According to a study conducted by the research group Zweirad-Industrie-Verband (ZIV), 15,000 cargo bikes were sold in Germany in 2016, while more than 100,000 were sold in 2020, marking a 36% growth compared to the previous year. The figures for 2021 are not yet available, but despite supply chain constraints and components shortages thanks to the pandemic-caused global “bike boom,” ZIV forecasts another record year.
Not surprisingly, this report has inspired start-up mobility firms like the Hamburg based brand, Muli, to develop a new compact cargobike that boasts a foldable basket that can serve as a trunk, while another Hamburg-based producer, Yoonit, has created a cargo bike that offers three different carrying options.
“Yoonit was founded under the roof of uuio GmbH, explicitly created in 2016 as a sort of hub for creative ideas and start-ups,” says Johann Cohrs who founded the company together with Sebastian Kühnel and Niels Römer.
“Initially we financed the company from our own resources, but we now are in the position to receive funds from different sources,” adds Cohrs.
Other smaller manufacturers in the cargo bike segment have a longer heritage. Michael Kemper for example founded his company Kemper Fahrradtechnik in 1988 with tailor-made bikes for long distance traveling. As early as 1992, he added the first cargo bikes to his portfolio.
How was demand for cargo bike in Germany fulfilled at that time?
“Deliveries came from the Netherlands,” says Michael Kemper. “Concept-wise the sky is the limit at the moment. Carlo Cargo from Kenzingen in the south of Germany, for example, came up with the idea of an electrically supported trailer.”
“Perhaps the large manufacturers were not assured that this product would be successful enough in terms of volume. But now they are. Compared with these innovators, some of Germany’s leading players on the e-bike and bicycle market have made a very late start,” further explains Kemper.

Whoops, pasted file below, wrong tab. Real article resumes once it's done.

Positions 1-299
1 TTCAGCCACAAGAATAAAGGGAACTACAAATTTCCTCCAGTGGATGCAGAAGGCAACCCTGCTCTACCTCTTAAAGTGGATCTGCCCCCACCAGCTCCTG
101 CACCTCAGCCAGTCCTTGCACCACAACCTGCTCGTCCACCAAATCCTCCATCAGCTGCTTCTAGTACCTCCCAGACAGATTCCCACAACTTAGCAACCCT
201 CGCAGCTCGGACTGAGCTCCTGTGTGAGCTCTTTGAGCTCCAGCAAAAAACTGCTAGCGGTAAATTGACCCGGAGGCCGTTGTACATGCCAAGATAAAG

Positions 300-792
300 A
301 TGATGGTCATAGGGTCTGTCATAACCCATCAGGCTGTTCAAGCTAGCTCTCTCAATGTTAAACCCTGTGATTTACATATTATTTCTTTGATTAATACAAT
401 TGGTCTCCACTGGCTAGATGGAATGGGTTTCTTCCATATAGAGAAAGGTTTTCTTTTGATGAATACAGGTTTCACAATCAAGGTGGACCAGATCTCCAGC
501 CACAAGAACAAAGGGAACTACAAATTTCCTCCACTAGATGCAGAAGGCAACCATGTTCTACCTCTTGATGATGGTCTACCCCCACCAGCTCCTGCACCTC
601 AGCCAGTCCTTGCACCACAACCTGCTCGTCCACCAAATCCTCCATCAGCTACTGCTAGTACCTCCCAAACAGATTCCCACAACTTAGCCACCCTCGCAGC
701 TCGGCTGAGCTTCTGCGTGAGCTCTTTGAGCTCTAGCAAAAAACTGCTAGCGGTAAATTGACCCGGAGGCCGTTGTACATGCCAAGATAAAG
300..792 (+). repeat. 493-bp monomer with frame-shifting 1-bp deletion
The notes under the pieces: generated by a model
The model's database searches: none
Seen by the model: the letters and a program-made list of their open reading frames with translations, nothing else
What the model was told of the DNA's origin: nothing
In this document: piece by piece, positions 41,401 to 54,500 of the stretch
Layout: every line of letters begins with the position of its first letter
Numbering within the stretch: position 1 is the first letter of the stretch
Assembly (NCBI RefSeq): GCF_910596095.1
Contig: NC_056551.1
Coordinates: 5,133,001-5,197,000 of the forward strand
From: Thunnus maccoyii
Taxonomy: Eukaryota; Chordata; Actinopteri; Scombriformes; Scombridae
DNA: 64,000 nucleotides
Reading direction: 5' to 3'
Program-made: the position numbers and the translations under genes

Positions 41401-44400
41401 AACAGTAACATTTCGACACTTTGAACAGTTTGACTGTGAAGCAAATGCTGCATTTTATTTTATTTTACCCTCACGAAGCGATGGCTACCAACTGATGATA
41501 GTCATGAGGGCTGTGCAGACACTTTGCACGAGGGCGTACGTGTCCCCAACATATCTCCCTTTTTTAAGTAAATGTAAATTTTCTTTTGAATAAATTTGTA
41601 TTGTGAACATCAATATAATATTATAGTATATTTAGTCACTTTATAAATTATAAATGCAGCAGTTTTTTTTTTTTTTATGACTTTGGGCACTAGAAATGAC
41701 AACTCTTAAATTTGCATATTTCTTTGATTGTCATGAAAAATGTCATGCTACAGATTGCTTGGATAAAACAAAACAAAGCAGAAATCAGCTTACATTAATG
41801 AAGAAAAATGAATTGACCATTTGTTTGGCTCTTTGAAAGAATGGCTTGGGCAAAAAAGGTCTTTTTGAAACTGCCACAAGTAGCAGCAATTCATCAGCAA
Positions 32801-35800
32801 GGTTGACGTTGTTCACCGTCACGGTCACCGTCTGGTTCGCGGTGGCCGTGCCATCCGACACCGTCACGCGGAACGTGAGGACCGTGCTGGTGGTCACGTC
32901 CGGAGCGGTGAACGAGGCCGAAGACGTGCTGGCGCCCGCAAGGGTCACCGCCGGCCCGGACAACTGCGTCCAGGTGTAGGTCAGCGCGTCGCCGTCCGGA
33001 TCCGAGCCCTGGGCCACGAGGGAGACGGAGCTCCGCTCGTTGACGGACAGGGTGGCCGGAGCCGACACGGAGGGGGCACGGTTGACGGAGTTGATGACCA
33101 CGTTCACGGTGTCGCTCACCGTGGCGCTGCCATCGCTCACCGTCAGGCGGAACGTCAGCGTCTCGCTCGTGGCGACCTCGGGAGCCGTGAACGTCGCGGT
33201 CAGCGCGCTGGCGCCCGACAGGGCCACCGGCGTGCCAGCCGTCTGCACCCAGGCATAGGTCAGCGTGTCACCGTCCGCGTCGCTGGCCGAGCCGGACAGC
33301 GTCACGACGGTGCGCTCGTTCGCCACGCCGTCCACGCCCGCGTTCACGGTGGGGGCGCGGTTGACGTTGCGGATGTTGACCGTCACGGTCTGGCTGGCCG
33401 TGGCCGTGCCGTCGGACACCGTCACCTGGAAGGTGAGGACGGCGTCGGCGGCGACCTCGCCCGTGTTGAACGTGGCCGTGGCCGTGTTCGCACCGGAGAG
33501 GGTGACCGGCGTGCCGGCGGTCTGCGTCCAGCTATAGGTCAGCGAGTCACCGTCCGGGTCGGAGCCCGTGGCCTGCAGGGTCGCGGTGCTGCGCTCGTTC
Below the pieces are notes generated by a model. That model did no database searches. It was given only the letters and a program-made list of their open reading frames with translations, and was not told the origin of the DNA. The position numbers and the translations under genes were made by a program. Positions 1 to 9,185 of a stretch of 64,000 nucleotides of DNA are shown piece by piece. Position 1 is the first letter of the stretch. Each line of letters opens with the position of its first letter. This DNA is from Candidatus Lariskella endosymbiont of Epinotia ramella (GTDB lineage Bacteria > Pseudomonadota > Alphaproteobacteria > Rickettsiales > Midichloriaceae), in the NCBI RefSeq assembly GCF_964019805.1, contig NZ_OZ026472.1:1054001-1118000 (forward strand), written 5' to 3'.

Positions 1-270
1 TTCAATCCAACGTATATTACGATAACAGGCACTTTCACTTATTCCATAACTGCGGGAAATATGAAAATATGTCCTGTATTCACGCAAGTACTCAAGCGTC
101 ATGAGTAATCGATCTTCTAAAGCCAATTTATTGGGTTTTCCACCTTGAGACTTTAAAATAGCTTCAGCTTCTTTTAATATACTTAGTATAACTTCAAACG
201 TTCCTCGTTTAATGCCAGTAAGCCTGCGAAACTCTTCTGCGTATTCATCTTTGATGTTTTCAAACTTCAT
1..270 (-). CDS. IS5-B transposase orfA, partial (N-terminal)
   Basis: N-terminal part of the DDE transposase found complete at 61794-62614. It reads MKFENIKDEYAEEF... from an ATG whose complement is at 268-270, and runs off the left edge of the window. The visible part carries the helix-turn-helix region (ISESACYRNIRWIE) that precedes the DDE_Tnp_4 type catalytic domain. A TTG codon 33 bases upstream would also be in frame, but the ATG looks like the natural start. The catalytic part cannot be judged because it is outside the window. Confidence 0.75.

“Perhaps the regular bicycle manufacturers were not confident about future expectations of cargo bikes when looking at the market. But this situation has changed and many of them stepped in with product introductions,” Kemper goes on to say.
For example, just last year, Bergamont introduced a new range of cargo bikes called the E-Cargoville. Since then even automakers have been keen to cash-in on the trend, with Volkswagen set to launch its first cargo bike this year called the eBike Cargo3, which was first unveiled back in 2018.
Additionally, as an alternative to the traditional car, the well-known German bike brand, Canyon, recently came up with the idea of the Future Mobility Concept bike, a four-wheeled, enclosed e-bike that’s design to protect the driver from the elements.
“The Future Mobility Concept combines the advantages of a car and an e-bike in one, making it the ultimate vehicle for the daily commute. It’s fast and stable enough for road traffic, yet light and maneuverable enough for the bike path when you want to pass the next traffic jam,” explains Canyon.
In the near future, Germany’s cargo bike producers might experience additional tailwind in the form of subsidies. So far, the landscape of financial support for this category is very fragmented, with some local governments offering incentives to purchase cargo bikes, while others aren’t.
But, following last year’s elections that drove Angela Merkel and her CDU-party out of office, new political factions like the Green Party, the Social-Democratic Party (SPD), as well as the Liberals (FDP) are pushing for cleaner and more efficient transportation modes.
In fact, a majority of members in all three parties have been openly advocating a nationwide subsidy for cargo bikes, with the Green Party already proposing a €1,000 subsidy on every cargo bike, while there are signs that the SPD, the winner of the election, seems to be following the same path.
What about advocacy from cargo bike companies themselves?
“A nationwide promotion for this means of transport would be a long-expected signal from the government to the industry. Low-emission mobility should be supported at all levels,” Yoonit-co-founder Cohrs.
It’s clear that companies and citizens alike recognize how cargo bikes have the potential to help reshape the urban landscape in Germany toward cleaner, more efficient modes of transportation.
However, whether or not officials in Germany feel the same, remains to be seen.
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